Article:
positions that allow me to see and be seen and give me space to avoid
the myopic and those who don't bother looking.
Vehicular seems as good a description as any.
It is almost exactly what I always did on a motorcycle (and trained
others to do), but with more provision for vehicles overtaking.

Of course there are details and nuances that vary with road, weather
and traffic conditions, and it's almost impossible to create a single
rigid rule set which encompasses all of those.
In training riders (motorised or not), all you can do is get the
basics across, and give them some idea of the things they need to
consider in order to adjust the basic rules to suit the circumstances.
Only experience will tell them how much to allow for these things in
each situation.



If there is one rule above all others, it's never to let your body
arrive somewhere your mind hadn't been at least five seconds earlier.
If that's followed, you will have a plan for dealing with the driver
that doesn't see you, whichever direction he is coming from.
And sometimes you have to weigh up risks of different courses of
action, and it's sensible to know the actual risks rather than the
perceived ones if you don't want to make the wrong choices.


And this is all that I said that started this whole long line of
nonsense.
  #1180  
Old December 10th 10, 09:38 PM posted to rec.bicycles.tech
Jay Beattie
external usenet poster
 
Posts: 4,322
Default Bicyclist Fatalities in AZ 2009

On Dec 10, 7:53*am, Frank Krygowski wrote:
On Dec 10, 2:50*am, James wrote:

On Dec 10, 5:47*pm, Frank Krygowski wrote:


On Dec 10, 12:19*am, Jay Beattie wrote:
On the twisting climbs through the West Hills, I
always just pull way over and let cars pass and do not attempt to
control traffic by riding in the middle of the road on a 10% climb at
8mph. On any narrow road downtown, I'm travelling at or above the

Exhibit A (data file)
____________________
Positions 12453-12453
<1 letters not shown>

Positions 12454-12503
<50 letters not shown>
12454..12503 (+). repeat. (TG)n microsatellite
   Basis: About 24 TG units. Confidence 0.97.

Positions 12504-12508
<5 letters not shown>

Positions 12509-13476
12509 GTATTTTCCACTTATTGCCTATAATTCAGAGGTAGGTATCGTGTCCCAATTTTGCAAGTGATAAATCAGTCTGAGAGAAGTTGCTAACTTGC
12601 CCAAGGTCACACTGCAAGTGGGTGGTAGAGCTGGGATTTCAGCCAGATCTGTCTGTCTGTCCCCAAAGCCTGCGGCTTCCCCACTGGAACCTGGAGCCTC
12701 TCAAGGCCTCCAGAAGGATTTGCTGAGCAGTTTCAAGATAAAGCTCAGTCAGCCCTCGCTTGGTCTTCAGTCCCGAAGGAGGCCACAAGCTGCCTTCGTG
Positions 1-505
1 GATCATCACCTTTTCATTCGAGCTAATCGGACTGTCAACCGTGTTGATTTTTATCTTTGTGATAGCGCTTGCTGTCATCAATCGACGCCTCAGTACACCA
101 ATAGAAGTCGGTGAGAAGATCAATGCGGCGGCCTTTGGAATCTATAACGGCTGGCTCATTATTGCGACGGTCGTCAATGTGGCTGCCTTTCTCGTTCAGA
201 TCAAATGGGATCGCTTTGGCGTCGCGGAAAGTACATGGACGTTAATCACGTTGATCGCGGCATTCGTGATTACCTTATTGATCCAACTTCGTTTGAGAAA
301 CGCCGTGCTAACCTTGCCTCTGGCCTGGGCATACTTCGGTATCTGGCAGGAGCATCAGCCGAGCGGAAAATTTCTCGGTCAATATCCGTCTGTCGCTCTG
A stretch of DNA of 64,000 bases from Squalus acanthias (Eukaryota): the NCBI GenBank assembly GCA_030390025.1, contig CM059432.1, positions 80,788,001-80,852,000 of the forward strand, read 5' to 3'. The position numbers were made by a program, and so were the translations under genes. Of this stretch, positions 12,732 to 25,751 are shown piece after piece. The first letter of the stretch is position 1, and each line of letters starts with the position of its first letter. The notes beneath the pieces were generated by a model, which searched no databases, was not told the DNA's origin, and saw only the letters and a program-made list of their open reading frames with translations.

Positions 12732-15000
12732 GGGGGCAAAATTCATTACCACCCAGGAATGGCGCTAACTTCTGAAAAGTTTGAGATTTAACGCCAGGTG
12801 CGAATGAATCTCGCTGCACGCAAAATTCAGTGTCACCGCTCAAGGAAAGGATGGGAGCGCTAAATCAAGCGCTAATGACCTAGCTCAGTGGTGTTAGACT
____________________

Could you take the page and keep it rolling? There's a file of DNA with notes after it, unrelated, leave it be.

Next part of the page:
speed of traffic.


Speed does make a difference, both absolute speed and relative
speed.


I don't recall mention of speed in your hypothetical. *Did I miss
that?


That case was constructed so it didn't matter. *There is no safe speed
for an 8.5 foot truck to pass a moving bicyclist in a ten foot wide
lane.


Speed of the truck makes a difference because it bears on the duty to
yield (under our statute).

Another headache producing feature of our statute is the statement
that you can take the lane

". . . to avoid unsafe
operation in a lane on the roadway that is
too narrow for a bicycle and vehicle to travel
safely side by side."

It is only unsafe operation if an on-coming truck fails to cross the
center line and pass at a safe distance. There is nothing "unsafe"
about passing a bike in the usual way. It is only unsafe if the truck
refuses to cross the center-line, stays in the lane and attempts to
squeeze by "unsafely."

Our statute is also unique in its direct reference to the slow-moving
vehicle law. The UVC model statute simply says:

11-1205.Position on roadway
(a) Any person operating a bicycle or a moped upon a roadway at less
than the normal speed of traffic at the time and place and under the
conditions then existing shall ride as close as practicable to the
right-hand curb or edge of the roadway except under any of the
following situations:

When overtaking and passing another bicycle or vehicle proceeding in
the same direction.
When preparing for a left turn at an intersection or into a private
road or driveway.
When reasonably necessary to avoid conditions including, but not
limited to, fixed or moving objects, parked or moving vehicles,
bicycles, pedestrians, animals, surface hazards, or substandard width
lanes that make it unsafe to continue along the right-hand curb or
edge. For purposes of this section, a "substandard width lane" is a
lane that is too narrow for a bicycle and a vehicle to travel safely
side by side within the lane.
(b) Any person operating a bicycle or a moped upon a one-way highway
with two or more marked traffic lanes may ride as near the left-hand
curb or edge of such roadway as practicable.

This means you have to check on a state-by-state basis to determine if
the obstructing/yielding laws apply to bicycles. -- Jay Beattie.